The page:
Dwelling in possibility

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I dwell in possibility. ~ Emily Dickinson

As we draw closer to a new year, I spent extra time considering the message I desired to convey in this post. And I settled on a common thread I imagine weaves itself throughout humanity: expectation. In my own life, my family waits with expectation to celebrate the birth of Jesus (see “Regain the wonder…”). Others, throughout the world, prepare with expectation to engage in favorite traditions in the spirit of the holidays. Regardless of what this season might look like on your corner of the planet, I can almost guarantee each of us anticipates starting over. Yet, with many of the best-laid plans we envisioned for a new decade turned upside-down, it might prove difficult to wrap our minds around the hint of possibility. But herein lies the nugget—an idea to contemplate as we count down to 2021 and the clichéd clean slate. Without expectation, without hope: what remains?

How does your life reflect expectation for the new year?

Image courtesy of Stuart Miles at FreeDigitalPhotos.net.

Regain the wonder: creating new traditions

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‘Tis the season once again. And this year, no doubt, many of our traditions will look different. As we navigate the pressures inherent with the holidays—amidst the added stressors of an ongoing pandemic—I’ve found it helpful for my own mental health to adopt a spirit of wonder and possibility that exists beyond the norm, or the “way it’s always been done.” For example, rather than rush through a harried month of December, my family created a new tradition: the Advent “tree.” This entails a small, makeshift tree onto which we clipped little notecards—dated from Day 1 to Day 24. Each morning, we read a chapter from the Gospel of Luke, and afterward we open the corresponding day’s card to view that day’s activity. Some activities include completing Christmas word puzzles, setting up our nativity scene, “attending” an online concert and baking loaves of bread to share with family and friends. A simple and sweet way to slow down, connect and reflect.

What’s your favorite tradition?

A better way: approaching seasons of ‘excess’

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On particularly rough days,
when you’re sure you can’t possibly endure anymore,
remind yourself that your track record
for getting through bad days so far
is 100%.

For many of us, this season rings in “excess.” Excess busyness and consumption. Excess worries, expenditures and expectations. Half the time, I’m torn between the “If you can’t beat ‘em…” and the “Enough is enough!” spectrum. But the more we give from a heart of excess (see “…Sharing the gift of ourselves”), the more we have to give. As we find ourselves wrapped up in this holiday’s hubbub, I challenge each of us to adopt an attitude of excess kindness. It costs little to share a meal with an elderly neighbor (bring an excess so she can enjoy seconds). Or deliver dinner to the homebound. It simply takes a generous heart. And perhaps our kindness will be an answer to someone else’s prayer on a particularly rough day. Remember: holidays aren’t required for excess kindness to make a difference.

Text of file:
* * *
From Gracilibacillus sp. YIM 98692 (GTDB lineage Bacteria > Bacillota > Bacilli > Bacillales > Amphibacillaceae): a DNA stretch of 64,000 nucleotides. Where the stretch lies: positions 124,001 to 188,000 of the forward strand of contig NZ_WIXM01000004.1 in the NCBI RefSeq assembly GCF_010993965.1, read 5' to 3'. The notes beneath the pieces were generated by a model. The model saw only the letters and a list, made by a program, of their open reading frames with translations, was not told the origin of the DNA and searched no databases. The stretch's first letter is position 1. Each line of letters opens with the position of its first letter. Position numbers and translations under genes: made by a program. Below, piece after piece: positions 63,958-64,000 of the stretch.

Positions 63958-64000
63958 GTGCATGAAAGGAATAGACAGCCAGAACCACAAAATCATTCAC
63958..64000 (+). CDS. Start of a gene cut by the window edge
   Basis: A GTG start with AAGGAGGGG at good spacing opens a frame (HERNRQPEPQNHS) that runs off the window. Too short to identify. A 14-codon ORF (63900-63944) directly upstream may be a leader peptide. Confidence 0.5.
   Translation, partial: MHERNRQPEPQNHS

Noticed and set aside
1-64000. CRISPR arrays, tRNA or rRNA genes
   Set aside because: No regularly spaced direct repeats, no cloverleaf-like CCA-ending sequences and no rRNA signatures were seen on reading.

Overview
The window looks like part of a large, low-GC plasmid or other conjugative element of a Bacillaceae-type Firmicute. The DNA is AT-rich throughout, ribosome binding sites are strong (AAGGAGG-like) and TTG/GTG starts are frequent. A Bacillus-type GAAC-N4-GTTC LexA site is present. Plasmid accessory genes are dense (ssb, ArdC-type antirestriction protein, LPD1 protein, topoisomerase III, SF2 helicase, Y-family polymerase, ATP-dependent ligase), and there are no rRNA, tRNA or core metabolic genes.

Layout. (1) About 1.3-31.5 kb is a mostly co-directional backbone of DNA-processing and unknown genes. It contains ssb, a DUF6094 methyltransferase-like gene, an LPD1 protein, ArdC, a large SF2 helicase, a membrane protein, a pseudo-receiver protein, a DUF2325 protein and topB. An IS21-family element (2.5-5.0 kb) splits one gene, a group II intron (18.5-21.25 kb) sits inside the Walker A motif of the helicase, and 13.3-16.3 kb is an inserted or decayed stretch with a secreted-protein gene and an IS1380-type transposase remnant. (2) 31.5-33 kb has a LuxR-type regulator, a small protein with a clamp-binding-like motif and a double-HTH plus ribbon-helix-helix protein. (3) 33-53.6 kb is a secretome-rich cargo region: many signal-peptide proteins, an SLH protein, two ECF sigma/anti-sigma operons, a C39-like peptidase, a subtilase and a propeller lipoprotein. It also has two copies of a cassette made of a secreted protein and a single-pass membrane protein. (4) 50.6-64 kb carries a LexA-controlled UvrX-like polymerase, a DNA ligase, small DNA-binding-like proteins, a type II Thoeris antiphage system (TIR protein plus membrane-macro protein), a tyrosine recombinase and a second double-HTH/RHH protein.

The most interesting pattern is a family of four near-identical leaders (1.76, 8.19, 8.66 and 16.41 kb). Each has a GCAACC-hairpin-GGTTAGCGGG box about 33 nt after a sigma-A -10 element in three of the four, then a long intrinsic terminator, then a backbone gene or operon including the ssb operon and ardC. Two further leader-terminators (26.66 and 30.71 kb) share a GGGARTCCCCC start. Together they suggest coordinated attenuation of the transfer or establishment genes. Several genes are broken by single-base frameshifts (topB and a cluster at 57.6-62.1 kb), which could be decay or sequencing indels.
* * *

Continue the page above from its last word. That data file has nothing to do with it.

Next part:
Merry Christmas!

Word-of-the-month: halcyon (adj., n.)

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Word-of-the-month

[Image credit: Arvind Balaraman]

Memories from our childhood may bring to mind special traditions shared with family and friends during the holiday season — a halcyon time of year.  Today, however, many of us are unsettled and filled with stress.  Financial concerns, travel hassles, foul or unpredictable weather, health issues, missing loved ones who may as well live on the other side of the world or those who have passed on — all of these conditions are examples of what may turn a hopefully peaceful, reflective time into just the opposite.  Halcyon, an adjective (pronounced halsēən), means denoting a period of time in the past that was idyllically happy and serene.  This is oftentimes best illustrated around the holidays, but could also denote family vacations or favorite pastimes.  Synonyms of halcyon include quiet, calm, placid, tranquil, still, untroubled and heavenly.  Used as a noun, a halcyon is a kingfisher (especially of the genus Halcyon) with brightly colored plumage.

May your holidays be the kind you look back on as being halcyon, healthy and memorable.

Surviving the holidays

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[Image credit: digitalart]

Last December I celebrated my birthday over the course of 12 days (the 12 days of Chrissy).  Each day I did one thing to honor the day of my birth.  For example, one evening I soaked in a bubble bath while reading and sipping on a glass of Choco Noir.  Dinner and live music one night and a lunch date with my co-workers also contributed to the fun.  I thought of doing it again this year, but I’m considering trying something different.  Like volunteering my time.  And instead of spending a lot of money on Christmas gifts that we either end up returning or don’t really need to begin with, I think it would be rewarding to adopt a family who requires assistance.  Usually I enter this time of year — birthday and Christmas — with mixed feelings (the commercialism doesn’t help).  But this year I’m actually looking forward to the holidays.  Maybe it has to do with taking the focus off me.

What’s your secret to surviving the holidays?